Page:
Natural wine normally refers to wine where the traditional fermentation and aging process has been used. Grapes may still be sprayed with chemical but the minimum amount for the least interference.
Biodynamic (bio) wine, is normally where the same natural growing and winemaking process is used but zero chemical pesticides are used, in favor of natural remedies to protect grapes.
Organic, being a classification that needs to be certified, at huge expense to tiny producers, is normally a term that is avoided for legal reasons. That said, many of the small producers may be making something that would be considered organic, but cannot be legally called that. 
Amazingly, regulations for wines that can be called organic (once you have paid the registration fee to become classified Organic) may have been made in a less “natural” way than those small wineries that are making bio wines using a truly 100% natural process and fertilizers only.
You need to speak to each producer personally to ascertain exactly what their process is.
With all natural/bio, no additional yeasts or chemicals should be added during the wine making process. This means, its harder to get a hangover! Though trust me, it is still possible…
Wines that are bottled for long term storage may have a small amount of sulphites added as a preservative. Natural wines that come fresh from the qvevri, in a plastic bottle or poured from the tap, normally have nothing added at all during the fermentation and aging. (Disclaimer, we can’t speak for every producer in Georgia, but that is the premise.)

Qvevri (Amphorae)

The traditional clay pot in which the Georgian natural wine is made. These are typically from 50 to 2000 liters in size. In most regions they are buried underground, with only the top opening exposed.


The must, which is the sediment from the skins and stalks etc. that falls to the bottom of the qvevri during the production process, is called chacha. This must is used to make a grappa like spirit of the same name, called chacha. It’s lethal stuff, and a right of passage for any new visitor to Georgia to drink.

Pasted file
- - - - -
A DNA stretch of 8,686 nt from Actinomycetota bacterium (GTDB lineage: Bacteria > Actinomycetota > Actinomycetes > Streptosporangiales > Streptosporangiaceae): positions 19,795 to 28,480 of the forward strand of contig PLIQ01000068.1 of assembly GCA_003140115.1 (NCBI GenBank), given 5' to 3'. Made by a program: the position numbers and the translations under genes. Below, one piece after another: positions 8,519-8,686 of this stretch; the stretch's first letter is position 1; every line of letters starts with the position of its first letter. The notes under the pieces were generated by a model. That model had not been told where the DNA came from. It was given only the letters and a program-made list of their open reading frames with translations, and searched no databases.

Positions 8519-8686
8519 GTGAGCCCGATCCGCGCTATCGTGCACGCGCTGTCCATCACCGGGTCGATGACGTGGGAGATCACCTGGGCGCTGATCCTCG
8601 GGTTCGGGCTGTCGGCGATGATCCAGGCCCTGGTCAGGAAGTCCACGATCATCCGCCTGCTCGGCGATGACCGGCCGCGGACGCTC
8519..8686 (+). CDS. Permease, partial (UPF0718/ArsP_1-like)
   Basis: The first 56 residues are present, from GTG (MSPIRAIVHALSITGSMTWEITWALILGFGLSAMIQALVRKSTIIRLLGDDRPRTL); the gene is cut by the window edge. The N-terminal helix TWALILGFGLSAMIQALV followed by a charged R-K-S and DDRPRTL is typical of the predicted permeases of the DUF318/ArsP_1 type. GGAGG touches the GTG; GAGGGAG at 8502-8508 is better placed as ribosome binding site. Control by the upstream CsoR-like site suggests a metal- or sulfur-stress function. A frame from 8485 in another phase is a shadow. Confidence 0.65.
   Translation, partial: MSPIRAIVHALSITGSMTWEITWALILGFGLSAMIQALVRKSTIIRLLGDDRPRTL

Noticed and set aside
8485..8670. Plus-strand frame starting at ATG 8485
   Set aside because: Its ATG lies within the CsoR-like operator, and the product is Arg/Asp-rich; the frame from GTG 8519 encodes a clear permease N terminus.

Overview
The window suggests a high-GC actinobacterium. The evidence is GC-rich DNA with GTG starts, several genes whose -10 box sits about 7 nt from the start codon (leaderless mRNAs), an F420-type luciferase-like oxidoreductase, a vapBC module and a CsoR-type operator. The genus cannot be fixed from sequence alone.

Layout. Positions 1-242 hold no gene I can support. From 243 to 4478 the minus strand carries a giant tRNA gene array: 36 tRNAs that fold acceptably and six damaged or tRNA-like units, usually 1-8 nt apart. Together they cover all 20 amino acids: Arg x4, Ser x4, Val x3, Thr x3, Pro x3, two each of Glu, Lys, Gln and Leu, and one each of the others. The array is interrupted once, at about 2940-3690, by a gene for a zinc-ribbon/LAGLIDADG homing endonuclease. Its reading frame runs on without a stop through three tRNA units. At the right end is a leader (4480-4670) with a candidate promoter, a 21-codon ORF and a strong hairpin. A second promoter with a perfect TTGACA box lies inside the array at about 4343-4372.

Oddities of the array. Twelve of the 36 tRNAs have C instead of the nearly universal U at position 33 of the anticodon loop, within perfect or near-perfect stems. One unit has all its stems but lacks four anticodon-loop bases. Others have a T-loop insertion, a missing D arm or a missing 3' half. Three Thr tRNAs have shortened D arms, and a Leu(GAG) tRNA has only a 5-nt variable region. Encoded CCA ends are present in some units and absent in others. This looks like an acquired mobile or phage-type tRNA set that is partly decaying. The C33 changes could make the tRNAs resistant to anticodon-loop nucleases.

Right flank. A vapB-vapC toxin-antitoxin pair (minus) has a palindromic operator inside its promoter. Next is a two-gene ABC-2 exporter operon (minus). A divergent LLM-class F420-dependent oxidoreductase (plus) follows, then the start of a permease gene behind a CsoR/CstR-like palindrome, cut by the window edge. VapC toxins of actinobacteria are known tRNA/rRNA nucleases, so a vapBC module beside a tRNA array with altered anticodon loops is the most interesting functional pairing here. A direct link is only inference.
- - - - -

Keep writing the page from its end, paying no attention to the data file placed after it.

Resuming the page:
Traditional wooden (sometimes stone) trough used to crush grapes in by foot. Often a whole carved tree trunk, but there are plenty of variations.


Marani is the Georgian word for Wine Cellar.

Supra & Tamada

The Supra is a traditional Georgian feast to celebrate special events. The Tamada, is the toastmaster, the MC of the event. At a Supra, the Tamada will tell stories and quote history and poetry to help explain each toast they make. Each toast has a specific message such as peace, love, honor to the family, victory to Georgia, thanks to guests, or even something as obscure as a toast to why one’s recently married child should hurry up and have children.

Each toast is accompanied by wine. Served in a very small glass (75ml) as you (men, at least) are traditionally supposed to finish the whole glass after each individual toast. 

The supra can last for many hours, and plates of food are often piled one on top of the other as the meal continues. Due to the amount of toasts made throughout the supra, it’s said that the average Georgian man will drink 3 to 9 liters of white wine during a supra. Having attended a few, I can confirm this to be true on many occasions…

The supra and the toasts play an important cultural role in Georgia, for most tourists it’s almost impossible to get invited to one unless you already have friends here. However, if you’d like to be part of this cultural experience, email us [email protected] as we are able to organize for guests to attend a traditional supra.